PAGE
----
From the foregoing, sexual harassment is not only made an actionable claim, we are also clear on how to prove it in court and what amounts to workplace sexual harassment. Any worker who is a victim of any of the above actions can institute an action at the National Industrial Court and get remedies including damages, compensation and an injunction.
PREVENTION OF WORKPLACE SEXUAL HARASSMENT
It is the duty of every employer to ensure that sexual harassment doesn’t thrive in the work environment. Employers need to know that they can be held vicariously liable for acts of sexual harassment by their employees and agents especially if such incidences were reported and nothing was done to address the sexual harassment issue or punish the perpetrator. Asides from legal costs, employers that ignore cases of sexual harassment pay the price in low morale, decreased productivity, increased absenteeism and health care costs.
One major step employers can take to prevent sexual harassment in the work place is for them to include a sexual harassment policy in their employee handbook. The sexual harassment policy should;
- State clearly what amounts to sexual harassment.
- Emphasize that it will not be tolerated.
- Set out an easy procedure for making sexual harassment complaints including anonymous complaints.
- Emphasize that workers who make complaints about sexual harassment will be protected from retaliation and victimization.
- Set out the punishment for sexual harassment claims which are found to be true.
Employers should be ready to organize trainings on the signs, control and effects of sexual harassment during induction of new employees and other forms of continuous education to ensure that the employees are constantly aware that sexual harassment is a crime that will not be tolerated in the workplace.
It is also important that employers set up a mechanism to monitor the work environment for signs of sexual harassment so that any slight trace of sexual harassment can be nipped in the bud before it aggravates to sexual molestation.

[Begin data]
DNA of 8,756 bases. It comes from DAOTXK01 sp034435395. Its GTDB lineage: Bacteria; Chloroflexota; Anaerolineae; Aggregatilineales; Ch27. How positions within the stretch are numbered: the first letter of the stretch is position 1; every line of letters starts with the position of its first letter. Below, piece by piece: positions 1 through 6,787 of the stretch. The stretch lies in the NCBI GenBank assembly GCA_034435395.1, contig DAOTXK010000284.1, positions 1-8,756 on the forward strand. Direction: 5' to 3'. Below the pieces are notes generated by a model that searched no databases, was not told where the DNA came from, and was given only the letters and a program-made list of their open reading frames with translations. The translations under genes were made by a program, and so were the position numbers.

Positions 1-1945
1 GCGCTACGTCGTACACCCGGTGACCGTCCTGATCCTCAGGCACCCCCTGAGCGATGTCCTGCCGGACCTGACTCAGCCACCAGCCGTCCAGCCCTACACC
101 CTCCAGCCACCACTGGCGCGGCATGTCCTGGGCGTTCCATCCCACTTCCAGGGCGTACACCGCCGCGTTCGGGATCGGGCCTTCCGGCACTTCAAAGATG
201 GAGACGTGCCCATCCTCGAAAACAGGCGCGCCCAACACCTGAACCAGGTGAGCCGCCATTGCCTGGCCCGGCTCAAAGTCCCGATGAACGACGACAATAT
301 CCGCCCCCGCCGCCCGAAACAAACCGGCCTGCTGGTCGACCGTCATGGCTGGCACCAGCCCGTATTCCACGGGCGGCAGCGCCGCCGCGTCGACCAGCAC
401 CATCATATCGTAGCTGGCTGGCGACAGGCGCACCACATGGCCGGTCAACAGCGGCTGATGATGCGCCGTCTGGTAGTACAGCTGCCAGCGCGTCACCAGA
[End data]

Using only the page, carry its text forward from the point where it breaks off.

#METOO AND INTERNAL INVESTIGATIONS
As expected, the #MeToo movement has started influencing the decisions of companies. CEOs and HRs are now being careful and have taken it upon themselves to not only examine their current sexual harassment policies to see if they fit into the new reality but also to reexamine settlement agreements and confidentiality agreements arising from harassment claims that have been deemed settled to ensure that such claims will not rear up their ugly heads later despite the confidentiality clauses. Summarily, internal sexual harassment audit and investigations are now being taken seriously.
The question on the minds of many CEOs however is who to be saddled with the responsibility of conducting these investigations in a way that will ensure fairness to both parties. It could be left in the hands of the Human Resources department but are these people not employees of the company who are obliged to protect the reputation of the company? How un-biased can their findings be?
Certainly, an investigation that will ensure fairness to both parties is more likely achieved when the investigator has no personal connection with either party to the investigation. It is also likely that the parties will see an external investigator as neutral and will be more open with information since they believe that they will be treated fairly. Employers as well will be more inclined to take recommendations from an independent investigator and make necessary changes in their company as opposed to taking recommendations from the employee of the company who might just be telling the employer what he wants to hear.
As a result of this, companies have identified the need to bring in external investigators who have the requisite training, experience and resources to conduct an impartial investigation while maintaining privilege and avoiding the consequences of a flawed investigation. They now bring in Law firms to carry out these investigations.
In the past, any complaint of improper behavior in the workplace would most likely be first lodged at the human resources department. Times have changed. As it is now, as a result of the awareness raised by the #MeToo movement, the public might even be made aware of a harassment issue before the company. In fact, a CEO might just get to know of a sexual harassment claim in the company from the morning news and by then, a lot of havoc could have been done to the company’s reputation and credibility. Companies who intend to survive the #MeToo movement and its aftermath have to be proactive by ensuring that their sexual harassment policies are in tune with today’s reality, they create a work environment that stifles sexual harassment and they carry out proper investigations that are fair and professionally conducted. The time is up!